Closing arguments to begin in Elizabeth Holmes trial

She spent seven days on the stand. The jury could get the case by Friday.

December 16, 2021, 11:43 AM

SAN JOSE, Calif. -- Closing arguments in the 15-week-long criminal fraud trial of Theranos founder Elizabeth Holmes are scheduled for Thursday morning at a California federal court.

Federal prosecutors will close their side of the case first, followed by closing remarks from the defense and then the government's rebuttal before the case goes to the jury.

Holmes, who completed her testimony last week after seven days on the stand, is charged with 11 counts of fraud for allegedly defrauding investors and patients in connection with her one-time multibillion-dollar blood-testing startup.

PHOTO: Theranos founder Elizabeth Holmes arrives to attend her fraud trial at federal court in San Jose, Calif., Dec. 16, 2021.
Theranos founder Elizabeth Holmes arrives to attend her fraud trial at federal court in San Jose, Calif., Dec. 16, 2021.
Peter Dasilva/Reuters

The 37-year-old faces nine counts of wire fraud and two counts of conspiracy to commit wire fraud, and could be sentenced to decades in prison if convicted. She pleaded not guilty.

"This is a case about fraud, about lying and cheating to get money," Assistant U.S attorney Robert Leach told jurors in his opening statement Sept. 8.

"The defendant's fraudulent scheme made her a billionaire," he added. "The scheme brought her fame. It brought her honor. And it brought her adoration. ... And she had become, as she had sought, one of the most celebrated CEOs in Silicon Valley and the world."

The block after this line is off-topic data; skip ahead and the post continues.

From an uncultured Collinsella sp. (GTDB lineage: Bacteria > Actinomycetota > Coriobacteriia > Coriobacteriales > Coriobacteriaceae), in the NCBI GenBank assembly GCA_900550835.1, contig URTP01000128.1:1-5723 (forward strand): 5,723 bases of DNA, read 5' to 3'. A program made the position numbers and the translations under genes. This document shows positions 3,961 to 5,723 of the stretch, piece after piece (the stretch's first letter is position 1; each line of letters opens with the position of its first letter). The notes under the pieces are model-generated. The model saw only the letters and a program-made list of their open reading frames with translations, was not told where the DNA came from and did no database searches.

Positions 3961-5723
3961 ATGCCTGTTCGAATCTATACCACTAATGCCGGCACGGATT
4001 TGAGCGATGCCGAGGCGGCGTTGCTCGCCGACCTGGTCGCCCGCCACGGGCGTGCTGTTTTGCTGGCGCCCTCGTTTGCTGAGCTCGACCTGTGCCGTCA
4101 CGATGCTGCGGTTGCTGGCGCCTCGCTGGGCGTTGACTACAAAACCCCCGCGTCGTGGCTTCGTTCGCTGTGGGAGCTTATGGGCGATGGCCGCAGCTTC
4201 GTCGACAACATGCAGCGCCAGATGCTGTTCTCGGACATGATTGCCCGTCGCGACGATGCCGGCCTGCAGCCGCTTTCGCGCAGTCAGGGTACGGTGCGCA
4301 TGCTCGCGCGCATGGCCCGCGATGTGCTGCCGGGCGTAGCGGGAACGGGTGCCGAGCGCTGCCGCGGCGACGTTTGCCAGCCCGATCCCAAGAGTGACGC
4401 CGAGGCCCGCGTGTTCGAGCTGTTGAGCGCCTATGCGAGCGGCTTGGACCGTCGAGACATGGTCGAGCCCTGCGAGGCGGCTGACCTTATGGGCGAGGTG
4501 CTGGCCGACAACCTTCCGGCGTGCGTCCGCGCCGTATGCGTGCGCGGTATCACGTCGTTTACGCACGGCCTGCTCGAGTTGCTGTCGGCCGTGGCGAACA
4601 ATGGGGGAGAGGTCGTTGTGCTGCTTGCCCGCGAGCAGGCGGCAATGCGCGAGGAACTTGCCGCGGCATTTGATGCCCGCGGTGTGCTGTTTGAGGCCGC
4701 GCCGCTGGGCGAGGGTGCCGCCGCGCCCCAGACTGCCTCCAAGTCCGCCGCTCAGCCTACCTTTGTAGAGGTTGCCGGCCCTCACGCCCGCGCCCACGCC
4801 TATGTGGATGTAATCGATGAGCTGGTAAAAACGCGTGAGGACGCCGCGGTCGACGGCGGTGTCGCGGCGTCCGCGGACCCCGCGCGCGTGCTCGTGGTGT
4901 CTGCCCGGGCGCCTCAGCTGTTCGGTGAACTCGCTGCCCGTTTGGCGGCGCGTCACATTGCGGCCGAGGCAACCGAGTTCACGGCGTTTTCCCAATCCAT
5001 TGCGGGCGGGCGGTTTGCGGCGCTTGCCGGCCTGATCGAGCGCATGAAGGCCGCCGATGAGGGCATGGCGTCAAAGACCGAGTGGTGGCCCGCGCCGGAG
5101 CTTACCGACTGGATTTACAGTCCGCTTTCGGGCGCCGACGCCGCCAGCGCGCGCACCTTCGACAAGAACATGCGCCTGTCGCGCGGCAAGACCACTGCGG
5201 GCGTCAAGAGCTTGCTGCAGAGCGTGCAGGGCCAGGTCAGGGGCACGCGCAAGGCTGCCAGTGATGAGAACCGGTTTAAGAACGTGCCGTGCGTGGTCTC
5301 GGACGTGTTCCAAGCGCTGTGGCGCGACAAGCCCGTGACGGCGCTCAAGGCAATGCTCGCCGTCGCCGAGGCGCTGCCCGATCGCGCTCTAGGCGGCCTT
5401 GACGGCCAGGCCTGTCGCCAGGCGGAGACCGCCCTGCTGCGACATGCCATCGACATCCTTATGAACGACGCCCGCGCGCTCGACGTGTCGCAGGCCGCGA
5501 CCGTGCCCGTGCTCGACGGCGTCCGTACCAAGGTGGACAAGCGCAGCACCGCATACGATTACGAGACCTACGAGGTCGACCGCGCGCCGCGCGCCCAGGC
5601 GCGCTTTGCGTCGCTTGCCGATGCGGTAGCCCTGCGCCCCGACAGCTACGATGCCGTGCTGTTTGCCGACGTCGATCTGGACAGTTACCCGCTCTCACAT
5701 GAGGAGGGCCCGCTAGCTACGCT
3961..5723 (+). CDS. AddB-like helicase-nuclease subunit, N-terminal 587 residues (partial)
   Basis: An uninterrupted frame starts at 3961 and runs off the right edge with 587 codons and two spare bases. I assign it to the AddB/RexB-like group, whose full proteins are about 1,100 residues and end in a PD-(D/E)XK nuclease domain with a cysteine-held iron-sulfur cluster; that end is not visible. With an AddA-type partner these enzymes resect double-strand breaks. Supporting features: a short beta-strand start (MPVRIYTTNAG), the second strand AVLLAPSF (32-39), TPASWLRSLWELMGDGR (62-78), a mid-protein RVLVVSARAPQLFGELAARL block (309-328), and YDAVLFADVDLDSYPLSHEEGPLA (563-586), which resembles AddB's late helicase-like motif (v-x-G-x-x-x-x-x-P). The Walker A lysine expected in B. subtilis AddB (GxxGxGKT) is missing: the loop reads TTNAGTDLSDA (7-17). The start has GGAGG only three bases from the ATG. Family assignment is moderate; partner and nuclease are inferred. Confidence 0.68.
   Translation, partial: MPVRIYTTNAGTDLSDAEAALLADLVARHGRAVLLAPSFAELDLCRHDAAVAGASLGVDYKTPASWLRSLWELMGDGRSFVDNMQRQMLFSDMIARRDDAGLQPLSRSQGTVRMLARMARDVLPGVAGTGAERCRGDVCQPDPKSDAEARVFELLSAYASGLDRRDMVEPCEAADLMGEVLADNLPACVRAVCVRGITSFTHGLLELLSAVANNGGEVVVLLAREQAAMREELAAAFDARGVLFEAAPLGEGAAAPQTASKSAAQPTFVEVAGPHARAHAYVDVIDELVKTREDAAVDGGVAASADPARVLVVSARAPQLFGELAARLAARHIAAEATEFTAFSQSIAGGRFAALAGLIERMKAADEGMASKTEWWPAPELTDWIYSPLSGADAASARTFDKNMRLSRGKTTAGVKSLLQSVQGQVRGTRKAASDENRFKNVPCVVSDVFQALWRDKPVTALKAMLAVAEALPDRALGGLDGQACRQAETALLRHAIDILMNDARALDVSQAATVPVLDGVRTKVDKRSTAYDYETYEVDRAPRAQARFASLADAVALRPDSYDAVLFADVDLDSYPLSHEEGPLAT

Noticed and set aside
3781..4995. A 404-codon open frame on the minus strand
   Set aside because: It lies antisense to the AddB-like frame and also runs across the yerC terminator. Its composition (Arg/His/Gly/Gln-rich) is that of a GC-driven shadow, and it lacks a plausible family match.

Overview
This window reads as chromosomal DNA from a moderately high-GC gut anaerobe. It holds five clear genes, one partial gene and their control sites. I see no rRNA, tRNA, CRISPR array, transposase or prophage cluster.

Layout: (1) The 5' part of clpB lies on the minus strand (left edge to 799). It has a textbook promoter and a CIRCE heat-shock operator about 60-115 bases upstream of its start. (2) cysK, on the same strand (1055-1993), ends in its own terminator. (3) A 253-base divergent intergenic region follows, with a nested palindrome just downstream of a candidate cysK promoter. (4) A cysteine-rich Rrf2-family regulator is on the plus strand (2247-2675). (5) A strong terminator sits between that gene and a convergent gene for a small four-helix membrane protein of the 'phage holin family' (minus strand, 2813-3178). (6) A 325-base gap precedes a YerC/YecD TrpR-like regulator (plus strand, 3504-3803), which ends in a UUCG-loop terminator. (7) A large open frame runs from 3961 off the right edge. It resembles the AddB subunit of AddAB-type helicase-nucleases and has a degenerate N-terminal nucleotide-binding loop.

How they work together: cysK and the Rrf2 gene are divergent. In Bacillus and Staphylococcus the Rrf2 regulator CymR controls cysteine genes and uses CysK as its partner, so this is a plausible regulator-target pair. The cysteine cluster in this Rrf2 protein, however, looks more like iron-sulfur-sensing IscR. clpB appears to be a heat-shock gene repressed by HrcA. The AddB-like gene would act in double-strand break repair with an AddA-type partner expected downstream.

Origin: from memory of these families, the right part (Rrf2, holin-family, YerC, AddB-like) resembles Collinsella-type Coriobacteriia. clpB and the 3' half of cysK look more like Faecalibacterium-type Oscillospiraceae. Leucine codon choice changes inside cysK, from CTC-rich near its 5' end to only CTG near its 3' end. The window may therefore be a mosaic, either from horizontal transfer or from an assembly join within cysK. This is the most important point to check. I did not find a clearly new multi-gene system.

PHOTO: Elizabeth Holmes, center, walks into federal court in San Jose, Calif., Dec. 16, 2021.
Elizabeth Holmes, center, walks into federal court in San Jose, Calif., Dec. 16, 2021.
Nic Coury/AP

But defense attorney Lance Wade argued on the first day of trial that "Elizabeth Holmes did not go to work every day intending to lie, cheat and steal."

"The government would have you believe her company, her entire life, is a fraud. That is wrong. That is not true," he added. "In the end, Theranos failed, and Ms. Holmes walked away with nothing. But failure is not a crime. Trying your hardest and coming up short is not a crime."

Holmes completed her testimony Dec. 8 and then rested her case. In her final remarks, she told jurors she didn't set out to mislead investors or patients.

Instead, Holmes said, she told investors about her vision.

"I wanted to talk about what this company could do a year from now, five years from now, 10 years from now," she testified. "They weren't interested in today or tomorrow or next month. They were interested in what kind of change we could make."

Holmes arrived to Robert F. Peckham Federal Courthouse on Thursday hand-in-hand with her mother, her father and her partner, Billy Evans.

The jury could get the case as soon as Friday, attorneys said last week.

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